University contributions to Princeton town

Summary of the many ways in which Princeton University currently contributes to and engages with the Princeton community. Submitted in a memo by President Christopher L. Eisgruber to the Princeton Mayor and Council on Nov. 26, 2013. 

Voluntary Payments (calendar year basis)

  • $500,000 to Princeton Township and $1.18 million to Princeton Borough in 2011
  • $1.5 million to Princeton Borough and $775,000 to Princeton Township in 2012
  • $2.475 million in 2013 to Princeton
    • Ten years ago, in 2003, the total contribution was $200,000

Taxes Paid (calendar year basis)

  • 2013: $8.35 million property tax payment to Princeton (this does not include sewer payments)
    • Of the $8.35 million, $2.98 million is for housing that could be taken off the tax rolls
    • Of this $2.98 million, $659,000 goes directly to the municipality for municipal taxes, municipal open space taxes or Princeton Library taxes.

The town’s Aaa bond rating is partially based on the “stabilizing presence of Princeton University”

  • The recent Moody’s report cites “the stabilizing presence of Princeton University” and notes that “Princeton University (7,912 students) contributes to the municipality’s strong local economy.” Its Aaa rating reduces the town’s borrowing costs below the costs of many other municipalities.


  • Provided aerial mapping necessary for preparation of consolidated Princeton tax map at no charge. The value to the town was $270,000.

Contributions to important community organizations/initiatives/causes

  • Princeton Public Library, construction and endowment
  • Princeton Public Schools, including renovation of the high school auditorium/library
  • Technology for the new JW Middle School Media Center
  • Princeton Charter School
  • Arts Council of Princeton building renovation/expansion
  • Hinds Plaza
  • Princeton Community Pool reconstruction
  • Princeton Recreation skate park
  • Battle Monument renewal and lighting project
  • Support for new Princeton hospital
  • Founding sponsor of Send Hunger Packing
  • Brainfuse program at Princeton Public Library
  • Sustainable Princeton Energy Smart Homes Campaign

Affordable housing

  • Constructed 9 units on Leigh Avenue (occupied)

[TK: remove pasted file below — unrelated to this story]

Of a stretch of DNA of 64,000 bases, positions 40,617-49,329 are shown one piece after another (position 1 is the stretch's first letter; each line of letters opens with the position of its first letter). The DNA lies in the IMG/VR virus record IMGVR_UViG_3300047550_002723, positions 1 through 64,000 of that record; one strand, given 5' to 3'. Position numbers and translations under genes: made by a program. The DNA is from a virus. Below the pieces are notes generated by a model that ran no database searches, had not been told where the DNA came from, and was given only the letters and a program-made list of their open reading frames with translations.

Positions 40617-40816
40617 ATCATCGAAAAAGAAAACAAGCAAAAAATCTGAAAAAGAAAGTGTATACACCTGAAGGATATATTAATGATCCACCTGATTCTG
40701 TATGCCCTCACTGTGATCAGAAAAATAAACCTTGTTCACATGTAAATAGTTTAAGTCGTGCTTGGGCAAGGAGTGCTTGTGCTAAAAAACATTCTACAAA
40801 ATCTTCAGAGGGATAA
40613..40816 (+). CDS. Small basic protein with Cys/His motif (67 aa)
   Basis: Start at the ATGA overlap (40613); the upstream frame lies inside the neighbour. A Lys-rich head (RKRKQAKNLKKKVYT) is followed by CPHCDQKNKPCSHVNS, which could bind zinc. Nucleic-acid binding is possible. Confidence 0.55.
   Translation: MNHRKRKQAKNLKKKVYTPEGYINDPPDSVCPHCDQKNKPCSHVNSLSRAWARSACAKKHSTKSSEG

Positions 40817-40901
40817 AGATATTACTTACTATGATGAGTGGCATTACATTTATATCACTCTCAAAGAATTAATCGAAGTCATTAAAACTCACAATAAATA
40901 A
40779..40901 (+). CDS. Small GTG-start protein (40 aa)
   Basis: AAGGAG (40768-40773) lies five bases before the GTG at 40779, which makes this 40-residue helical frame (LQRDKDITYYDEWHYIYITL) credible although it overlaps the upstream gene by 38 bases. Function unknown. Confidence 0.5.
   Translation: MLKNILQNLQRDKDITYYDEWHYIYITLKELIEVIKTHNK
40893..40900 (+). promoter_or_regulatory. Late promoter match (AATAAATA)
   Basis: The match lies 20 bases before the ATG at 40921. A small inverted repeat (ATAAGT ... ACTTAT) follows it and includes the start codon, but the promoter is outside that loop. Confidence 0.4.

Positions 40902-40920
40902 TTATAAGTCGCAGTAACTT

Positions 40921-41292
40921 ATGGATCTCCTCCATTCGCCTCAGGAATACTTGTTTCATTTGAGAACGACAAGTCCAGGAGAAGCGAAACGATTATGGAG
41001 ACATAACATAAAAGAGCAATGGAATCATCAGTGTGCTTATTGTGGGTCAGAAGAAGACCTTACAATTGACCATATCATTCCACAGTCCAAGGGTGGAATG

• 52 units being constructed in the Merwick-Stanworth project
  • Contributions to Princeton Community Housing for Shirley Court and Harriett Bryan House
  • Donation of land for Karin Court


  • Joint training
    • Any in-service training held on campus and sponsored by the Department of Public Safety (DPS) has been, and will be, offered to the Princeton Police Department (PPD)
      • On three days in October, 2013, DPS sponsored diversity training and PPD sent 22 police officers, 2 civilian employees and 2 dispatchers to be trained.
      • DPS has invited PPD to participate in domestic violence training in November, 2013 and LGBT training in January, 2014.
  • Because of DPS, PPD call volume for campus-related incidents is minimal
    • Request for police assistance for specific crimes/serious incidents (violence, domestic violence, sexual assaults, aggravated assaults, homicide, unattended deaths, fires, bomb threats, incidents involving a firearm, report of person with firearm)
      • 2012-total of 10 calls (1 Township, 9 Borough)
      • 2013 (to date)-total of 7 calls
    • Police co-operation reports are filed when there is an interaction of any kind between municipality and public safety that is not investigated by DPS or does not fall into DPS jurisdiction. This includes requests by municipality for DPS to assist in a case or investigation (i.e. assistance in locating missing individual, assistance with traffic control, assistance with serving subpoenas, use of Spanish-speaking DPS officer for interview purposes, transportation from PPD to campus for students)
      • 2012-total of 95 calls (72 Township, 23 Borough)
      • 2013 (to date)-total of 121 calls

Emergency Services

  • Fire Department Associate Member Program: university staff serve as Princeton Fire Department volunteers during weekday work hours
    • Program currently has 41 university employees participating
    • Thus far in 2013 they have responded to 170 calls totaling 826 hours
    • Members have participated in 924 hours of training during regular work hours
    • In addition, 10 employees attended Firefighter 2 training – 800 hours of training during regular work hours – and 11 employees attended Firefighter 1 training: 1760 hours of training during regular work hours
    • In March 2013 the university hosted a continuing education/lecture program featuring a nationally known fire training professional attended by 195 firefighters from the Princeton region. Similar training planned for winter 2014.